As for orthodox Christians in Persia, although a fifth-century peace stipulated that they should enjoy toleration, the danger that they might turn disloyal in the continual wars with Rome made this a dead letter. Only at the end of the century did a Persian king issue an edict of toleration and this was merely to conciliate the Armenians. It did not end the problem; Christians were soon irritated by the vigorous proselytizing of Zoroastrian enthusiasts. Further assurances by Persian kings that Christianity was to be tolerated do not suggest that they were very successful or vigorous in seeing that it was. Perhaps it was impossible against the political background: the exception which proves the rule is provided by the Nestorians, who were tolerated by the Sassanids, but this was just because they were persecuted by the Romans. They were, therefore, thought likely to be politically reliable. Though religion and the fact that Sassanid power and civilization reached their peak under Chosroes I in the sixth century both help to give the rivalry of the empires something of the dimensions of a contest between civilizations, the renewed wars of that century are not very interesting. They offer for the most part a dull, ding-dong story, though they were the last round but one of the struggle of East and West begun by the Greeks and Persians a thousand years earlier. The climax to this struggle came at the beginning of the seventh century in the last world war of antiquity. Its devastations may well have been the fatal blow to the Hellenistic urban civilization of the Near East.


Chosroes II, the last great Sassanid, then ruled Persia. His opportunity seemed to have come when a weakened Byzantium - Italy was already gone and the Slavs and Avars were pouring into the Balkans - lost a good emperor, murdered by mutineers. Chosroes owed a debt of gratitude to the dead Maurice, for his own restoration to the Persian throne had been with his aid. He seized on the crime as an excuse and said he would avenge it. His armies poured into the Levant, ravaging the cities of Syria. In 615 they sacked Jerusalem, bearing away the relic of the True Cross which was its most famous treasure. The Jews, it may be remarked, often welcomed the Persians and seized the chance to carry out pogroms of Christians no doubt all the more delectable because the boot had for so long been on the other foot. The next year Persian armies went on to invade Egypt; a year later still, their advance-guards paused only a mile from Constantinople. They even put to sea, raided Cyprus and seized Rhodes from the empire. The empire of Darius seemed to be restored almost at the moment when, at the other end of the Mediterranean, the Roman empire was losing its last possessions in Spain.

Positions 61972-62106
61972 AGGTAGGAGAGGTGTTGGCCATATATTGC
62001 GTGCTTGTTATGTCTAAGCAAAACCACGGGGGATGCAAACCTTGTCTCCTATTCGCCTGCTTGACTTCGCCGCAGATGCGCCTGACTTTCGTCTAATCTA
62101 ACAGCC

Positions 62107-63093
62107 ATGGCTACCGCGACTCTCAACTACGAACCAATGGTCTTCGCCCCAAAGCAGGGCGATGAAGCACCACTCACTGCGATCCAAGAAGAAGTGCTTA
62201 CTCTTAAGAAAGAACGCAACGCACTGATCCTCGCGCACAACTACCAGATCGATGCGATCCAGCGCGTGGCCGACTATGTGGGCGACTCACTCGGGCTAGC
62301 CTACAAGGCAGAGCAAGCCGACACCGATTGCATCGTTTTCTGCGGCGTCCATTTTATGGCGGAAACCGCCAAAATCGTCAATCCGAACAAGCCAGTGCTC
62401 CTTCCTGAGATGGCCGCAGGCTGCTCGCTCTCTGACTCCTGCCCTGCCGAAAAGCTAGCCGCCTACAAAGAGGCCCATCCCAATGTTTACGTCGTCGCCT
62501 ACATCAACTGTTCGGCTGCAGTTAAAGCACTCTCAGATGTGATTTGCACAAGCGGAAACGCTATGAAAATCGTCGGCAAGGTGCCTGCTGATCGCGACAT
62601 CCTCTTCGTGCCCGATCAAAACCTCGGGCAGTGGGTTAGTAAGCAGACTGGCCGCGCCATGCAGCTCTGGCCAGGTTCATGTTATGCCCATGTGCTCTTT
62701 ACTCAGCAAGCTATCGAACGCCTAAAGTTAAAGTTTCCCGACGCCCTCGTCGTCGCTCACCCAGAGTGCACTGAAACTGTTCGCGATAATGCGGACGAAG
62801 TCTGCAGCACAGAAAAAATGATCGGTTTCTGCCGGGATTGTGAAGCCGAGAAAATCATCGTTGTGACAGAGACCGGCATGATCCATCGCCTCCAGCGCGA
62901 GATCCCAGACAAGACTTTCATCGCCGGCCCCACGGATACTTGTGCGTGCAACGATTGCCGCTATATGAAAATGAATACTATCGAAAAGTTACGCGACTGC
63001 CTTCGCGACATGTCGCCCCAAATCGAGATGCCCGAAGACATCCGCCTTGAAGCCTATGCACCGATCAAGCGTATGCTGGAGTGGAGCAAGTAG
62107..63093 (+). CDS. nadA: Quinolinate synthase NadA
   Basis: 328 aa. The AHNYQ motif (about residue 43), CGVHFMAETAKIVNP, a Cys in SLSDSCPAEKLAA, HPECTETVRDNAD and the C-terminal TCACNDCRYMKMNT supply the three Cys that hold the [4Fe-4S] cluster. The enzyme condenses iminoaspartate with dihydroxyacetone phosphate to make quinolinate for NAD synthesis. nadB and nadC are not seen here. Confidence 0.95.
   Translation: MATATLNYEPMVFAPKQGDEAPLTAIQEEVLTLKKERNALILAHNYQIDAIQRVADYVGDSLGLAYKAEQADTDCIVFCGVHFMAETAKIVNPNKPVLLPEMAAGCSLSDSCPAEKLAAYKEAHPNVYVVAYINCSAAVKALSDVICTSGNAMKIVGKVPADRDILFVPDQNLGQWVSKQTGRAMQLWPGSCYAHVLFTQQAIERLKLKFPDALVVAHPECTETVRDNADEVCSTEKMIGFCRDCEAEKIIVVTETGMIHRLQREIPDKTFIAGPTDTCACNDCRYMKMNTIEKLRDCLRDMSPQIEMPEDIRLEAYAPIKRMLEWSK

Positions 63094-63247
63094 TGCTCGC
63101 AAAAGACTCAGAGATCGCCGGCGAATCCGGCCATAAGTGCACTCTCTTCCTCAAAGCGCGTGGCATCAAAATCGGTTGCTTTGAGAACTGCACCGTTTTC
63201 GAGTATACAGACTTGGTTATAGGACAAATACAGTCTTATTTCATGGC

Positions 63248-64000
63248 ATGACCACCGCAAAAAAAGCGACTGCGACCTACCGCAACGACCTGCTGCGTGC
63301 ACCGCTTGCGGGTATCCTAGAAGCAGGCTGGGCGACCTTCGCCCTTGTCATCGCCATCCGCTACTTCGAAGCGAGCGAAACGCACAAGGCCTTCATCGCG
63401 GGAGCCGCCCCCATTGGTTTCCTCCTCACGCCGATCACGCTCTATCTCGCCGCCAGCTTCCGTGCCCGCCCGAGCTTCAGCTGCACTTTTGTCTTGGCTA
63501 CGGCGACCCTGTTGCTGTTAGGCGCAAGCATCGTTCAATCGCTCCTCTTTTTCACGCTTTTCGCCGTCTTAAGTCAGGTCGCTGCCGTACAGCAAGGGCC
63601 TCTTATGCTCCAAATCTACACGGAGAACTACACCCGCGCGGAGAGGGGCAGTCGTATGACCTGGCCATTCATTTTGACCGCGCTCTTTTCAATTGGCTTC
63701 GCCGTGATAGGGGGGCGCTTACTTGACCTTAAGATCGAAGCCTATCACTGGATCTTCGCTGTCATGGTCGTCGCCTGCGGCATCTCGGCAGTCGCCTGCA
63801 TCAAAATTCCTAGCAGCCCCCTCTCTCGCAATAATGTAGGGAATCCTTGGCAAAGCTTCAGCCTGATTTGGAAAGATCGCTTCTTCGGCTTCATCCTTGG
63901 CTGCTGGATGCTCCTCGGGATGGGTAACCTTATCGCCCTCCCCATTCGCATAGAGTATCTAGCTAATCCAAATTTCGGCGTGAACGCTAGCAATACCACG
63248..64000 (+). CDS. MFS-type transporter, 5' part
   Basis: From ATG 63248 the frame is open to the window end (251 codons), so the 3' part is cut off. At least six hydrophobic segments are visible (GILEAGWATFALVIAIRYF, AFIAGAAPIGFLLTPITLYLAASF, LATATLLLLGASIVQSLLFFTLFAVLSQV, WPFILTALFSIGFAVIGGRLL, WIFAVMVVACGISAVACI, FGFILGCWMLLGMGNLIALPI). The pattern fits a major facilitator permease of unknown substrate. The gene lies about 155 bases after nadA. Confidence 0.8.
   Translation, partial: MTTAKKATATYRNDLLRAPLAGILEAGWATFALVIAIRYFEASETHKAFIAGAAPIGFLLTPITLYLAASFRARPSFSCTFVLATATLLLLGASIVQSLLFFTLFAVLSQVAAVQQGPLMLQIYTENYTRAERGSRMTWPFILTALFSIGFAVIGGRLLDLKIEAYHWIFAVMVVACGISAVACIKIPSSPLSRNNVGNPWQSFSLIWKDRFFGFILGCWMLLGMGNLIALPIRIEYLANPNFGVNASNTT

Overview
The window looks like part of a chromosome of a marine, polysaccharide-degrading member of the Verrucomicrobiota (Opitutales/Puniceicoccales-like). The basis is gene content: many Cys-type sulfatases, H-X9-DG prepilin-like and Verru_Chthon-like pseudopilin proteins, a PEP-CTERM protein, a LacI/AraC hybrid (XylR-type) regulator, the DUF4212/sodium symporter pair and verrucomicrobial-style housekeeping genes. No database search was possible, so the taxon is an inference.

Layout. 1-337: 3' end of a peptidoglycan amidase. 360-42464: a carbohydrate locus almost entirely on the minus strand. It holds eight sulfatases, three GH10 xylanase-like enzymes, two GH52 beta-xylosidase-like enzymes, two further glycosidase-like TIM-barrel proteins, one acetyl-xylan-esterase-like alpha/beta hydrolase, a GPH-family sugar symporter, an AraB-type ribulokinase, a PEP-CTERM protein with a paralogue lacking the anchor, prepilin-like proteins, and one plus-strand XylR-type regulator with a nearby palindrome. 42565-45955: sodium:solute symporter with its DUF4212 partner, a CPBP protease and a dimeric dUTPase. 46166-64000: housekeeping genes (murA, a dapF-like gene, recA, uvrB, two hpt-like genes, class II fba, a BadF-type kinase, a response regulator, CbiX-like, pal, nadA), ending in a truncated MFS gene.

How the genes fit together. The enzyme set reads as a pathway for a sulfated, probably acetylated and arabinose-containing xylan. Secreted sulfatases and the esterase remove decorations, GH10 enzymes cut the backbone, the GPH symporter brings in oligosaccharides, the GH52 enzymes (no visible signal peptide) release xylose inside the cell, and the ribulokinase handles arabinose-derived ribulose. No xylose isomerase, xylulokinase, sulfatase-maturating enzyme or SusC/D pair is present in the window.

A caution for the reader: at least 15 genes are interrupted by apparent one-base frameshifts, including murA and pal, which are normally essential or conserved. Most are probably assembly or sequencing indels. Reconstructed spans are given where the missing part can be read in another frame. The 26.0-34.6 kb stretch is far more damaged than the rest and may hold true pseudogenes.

This was the blackest moment for Rome in her long struggle with Persia, but a saviour was at hand. In 610 the imperial viceroy of Carthage, Heraclius, had revolted against Maurice’s successor and ended that tyrant’s bloody reign by killing him. In his turn he received the imperial crown from the Patriarch. The disasters in Asia could not at once be stemmed but Heraclius was to prove one of the greatest of the soldier emperors. Only sea-power saved Constantinople in 626, when the Persian army could not be transported to support an attack on the city by their Avar allies. Next year, though, Heraclius broke into Assyria and Mesopotamia, the old disputed heartland of Near Eastern strategy. The Persian army mutinied, Chosroes was murdered and his successor made peace. The great days of Sassanid power were over. The relic of the True Cross - or what was said to be such - was restored to Jerusalem. The long duel of Persia and Rome was at an end and the focus of world history was to shift at last to another conflict.

The Sassanids went under in the end because they had too many enemies.

The year 610 had brought a bad omen: for the first time an Arab force defeated a Persian army. But for centuries Persian kings had been much more preoccupied with enemies on their northern frontiers than with those of the south. They had to contend with the nomads of central Asia who have already made their mark on this narrative, yet the history of these peoples is hard to make out, either as a whole or in detail. None the less, one salient fact is clear - for nearly fifteen centuries central Asia was the source of an impetus in world history which, though spasmodic and confused, produced results ranging from the Germanic invasions of the West to the revitalizing of Chinese government in east Asia.